Saturday, March 16, 2024

Johnson Will Send Ukraine Aid Package to the Senate After all; Republicans Consider Seizing Russian Assets to Pay for Ukraine Aid

AP Photo/J. Scott Applewhite
Johnson Will Send Ukraine Aid Package to the Senate After all:
Speaker Mike Johnson (R-La.) has bowed to pressure from Senate Republicans and will send a Ukraine aid package to the Senate soon.
The aid bill will not resemble the $95 billion aid package the Senate passed in February. Instead, it will probably be in the form of loans or lend-lease structure to make it appear Ukraine would be paying it back.
Johnson unveiled the plan during a question-and-answer session at the annual Senate Republican retreat, which took place at the Library of Congress.
Johnson also spoke of including something similar to the REPO Act (Rebuilding Economic Prosperity and Opportunity) for Ukraine, sponsored by Rep. Michael McCaul (R-Texas). That legislation would authorize "the confiscation of Russian sovereign assets and deposit the proceeds of liquidated property into a Ukraine support fund," according to The Hill.
“I did get the sense that after the appropriations bills were taken care of that they would turn to that, and there have been a number of suggestions. One has to do with the forfeiture, basically, of $300 billion in Russian assets, which I think is a great idea,” said Sen. John Cornyn (R-Texas).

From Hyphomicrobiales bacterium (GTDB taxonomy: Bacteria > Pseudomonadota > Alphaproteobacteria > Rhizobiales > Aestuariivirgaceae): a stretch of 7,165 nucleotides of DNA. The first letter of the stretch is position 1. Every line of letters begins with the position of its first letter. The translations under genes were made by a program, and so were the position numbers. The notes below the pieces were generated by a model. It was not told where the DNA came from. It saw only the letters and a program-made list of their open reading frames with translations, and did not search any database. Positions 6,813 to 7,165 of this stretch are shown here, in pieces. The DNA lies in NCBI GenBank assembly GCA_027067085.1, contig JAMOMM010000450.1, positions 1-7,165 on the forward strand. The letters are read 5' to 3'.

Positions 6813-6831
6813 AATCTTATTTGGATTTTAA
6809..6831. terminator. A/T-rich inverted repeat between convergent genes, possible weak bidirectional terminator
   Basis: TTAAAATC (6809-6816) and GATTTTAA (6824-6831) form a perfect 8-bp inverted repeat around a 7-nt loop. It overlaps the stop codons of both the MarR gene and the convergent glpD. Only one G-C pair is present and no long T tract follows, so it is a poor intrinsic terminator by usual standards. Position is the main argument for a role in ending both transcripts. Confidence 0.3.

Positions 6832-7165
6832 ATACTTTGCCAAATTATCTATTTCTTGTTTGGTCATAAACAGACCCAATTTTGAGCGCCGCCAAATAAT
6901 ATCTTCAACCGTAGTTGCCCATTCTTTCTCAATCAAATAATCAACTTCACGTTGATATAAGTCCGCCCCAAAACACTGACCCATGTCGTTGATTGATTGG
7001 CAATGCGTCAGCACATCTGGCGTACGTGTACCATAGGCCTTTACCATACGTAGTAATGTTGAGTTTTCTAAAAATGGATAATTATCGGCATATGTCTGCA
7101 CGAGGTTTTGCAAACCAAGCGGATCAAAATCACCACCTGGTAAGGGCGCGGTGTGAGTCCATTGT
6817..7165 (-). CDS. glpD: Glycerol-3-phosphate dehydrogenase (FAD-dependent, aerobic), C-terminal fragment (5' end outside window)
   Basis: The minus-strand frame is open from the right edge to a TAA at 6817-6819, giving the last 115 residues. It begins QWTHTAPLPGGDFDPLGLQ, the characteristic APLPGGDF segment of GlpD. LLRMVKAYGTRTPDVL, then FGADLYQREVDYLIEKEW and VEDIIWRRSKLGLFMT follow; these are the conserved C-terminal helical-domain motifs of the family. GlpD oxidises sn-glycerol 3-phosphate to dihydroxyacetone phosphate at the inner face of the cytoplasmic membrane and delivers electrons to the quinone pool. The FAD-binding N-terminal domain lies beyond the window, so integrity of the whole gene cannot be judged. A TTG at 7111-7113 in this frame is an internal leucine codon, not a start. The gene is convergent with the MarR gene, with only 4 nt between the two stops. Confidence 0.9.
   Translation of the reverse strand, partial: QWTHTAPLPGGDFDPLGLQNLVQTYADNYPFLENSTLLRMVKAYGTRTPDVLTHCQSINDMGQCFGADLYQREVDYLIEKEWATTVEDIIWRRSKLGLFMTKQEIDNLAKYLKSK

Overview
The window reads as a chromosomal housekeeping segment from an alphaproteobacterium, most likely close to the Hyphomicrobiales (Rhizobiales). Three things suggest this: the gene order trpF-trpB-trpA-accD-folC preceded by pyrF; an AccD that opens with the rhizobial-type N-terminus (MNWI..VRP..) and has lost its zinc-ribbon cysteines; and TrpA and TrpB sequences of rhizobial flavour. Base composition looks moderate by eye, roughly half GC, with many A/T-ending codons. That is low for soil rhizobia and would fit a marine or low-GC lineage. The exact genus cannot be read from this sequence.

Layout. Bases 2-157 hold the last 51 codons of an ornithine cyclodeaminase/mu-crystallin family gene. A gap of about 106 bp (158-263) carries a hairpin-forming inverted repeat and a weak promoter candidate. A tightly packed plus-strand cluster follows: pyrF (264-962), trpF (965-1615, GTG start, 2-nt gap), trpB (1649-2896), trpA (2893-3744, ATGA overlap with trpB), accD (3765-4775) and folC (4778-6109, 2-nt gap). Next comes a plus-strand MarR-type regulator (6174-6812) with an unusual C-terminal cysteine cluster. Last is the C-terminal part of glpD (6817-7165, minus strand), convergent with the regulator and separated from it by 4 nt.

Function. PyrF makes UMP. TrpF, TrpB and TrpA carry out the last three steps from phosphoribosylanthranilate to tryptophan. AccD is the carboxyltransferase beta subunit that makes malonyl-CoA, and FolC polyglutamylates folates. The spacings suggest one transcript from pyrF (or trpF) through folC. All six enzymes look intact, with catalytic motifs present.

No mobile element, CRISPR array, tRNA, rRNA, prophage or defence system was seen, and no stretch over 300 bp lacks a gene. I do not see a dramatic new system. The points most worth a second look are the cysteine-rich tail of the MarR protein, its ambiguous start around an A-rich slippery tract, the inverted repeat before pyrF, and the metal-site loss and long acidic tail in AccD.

“It would be justice to make the Russians to pay for Ukraine, pay the United States and allies for arming Ukraine,” he said. --->READ MORE HERE
Republicans Consider Seizing Russian Assets to Pay for Ukraine Aid:
Pressure is rising on House Speaker Mike Johnson to figure out a way to provide military aid to Ukraine and Israel.
Johnson told Politico’s Olivia Beavers Thursday that aid packages for Ukraine and Israel could emerge from the House in the coming weeks, either together or separately, following the completion of government funding bills due on March 22.
“I think it is a stand-alone, and I suspect it will need to be on suspension,” Johnson said, referring to a legislative process that would speed the floor vote while raising the requirement for passage to two-thirds – guaranteeing the need for significant Democratic support.
The Republican leader would certainly need help from Democrats, given the significant resistance to providing more aid to Ukraine among House conservatives.
The calendar, however, could make it difficult if not impossible to pass aid quickly. The House is currently scheduled to go on break immediately after the shutdown deadline, potentially pushing any foreign aid bills well into next month.
Ukraine supporters, including some Republicans, have warned against waiting until April. “Pushing it off past next Friday is reckless, and I’ve made that clear,” House Armed Services Chair Mike Rogers, a Republican from Alabama, said.
Rep. Adam Smith, the senior Democrat on the House Armed Services Committee, said he doesn’t think there’s enough time to bring up a new bill, so the House should focus instead on the $95 billion aid package already passed by the Senate, which includes $60 billion for Ukraine as well as money for Israel and the Indo-Pacific region. “The choice that Mike Johnson faces at this point is binary: Give us a vote on the Senate bill, or abandon Ukraine,” he said. --->READ MORE HERE
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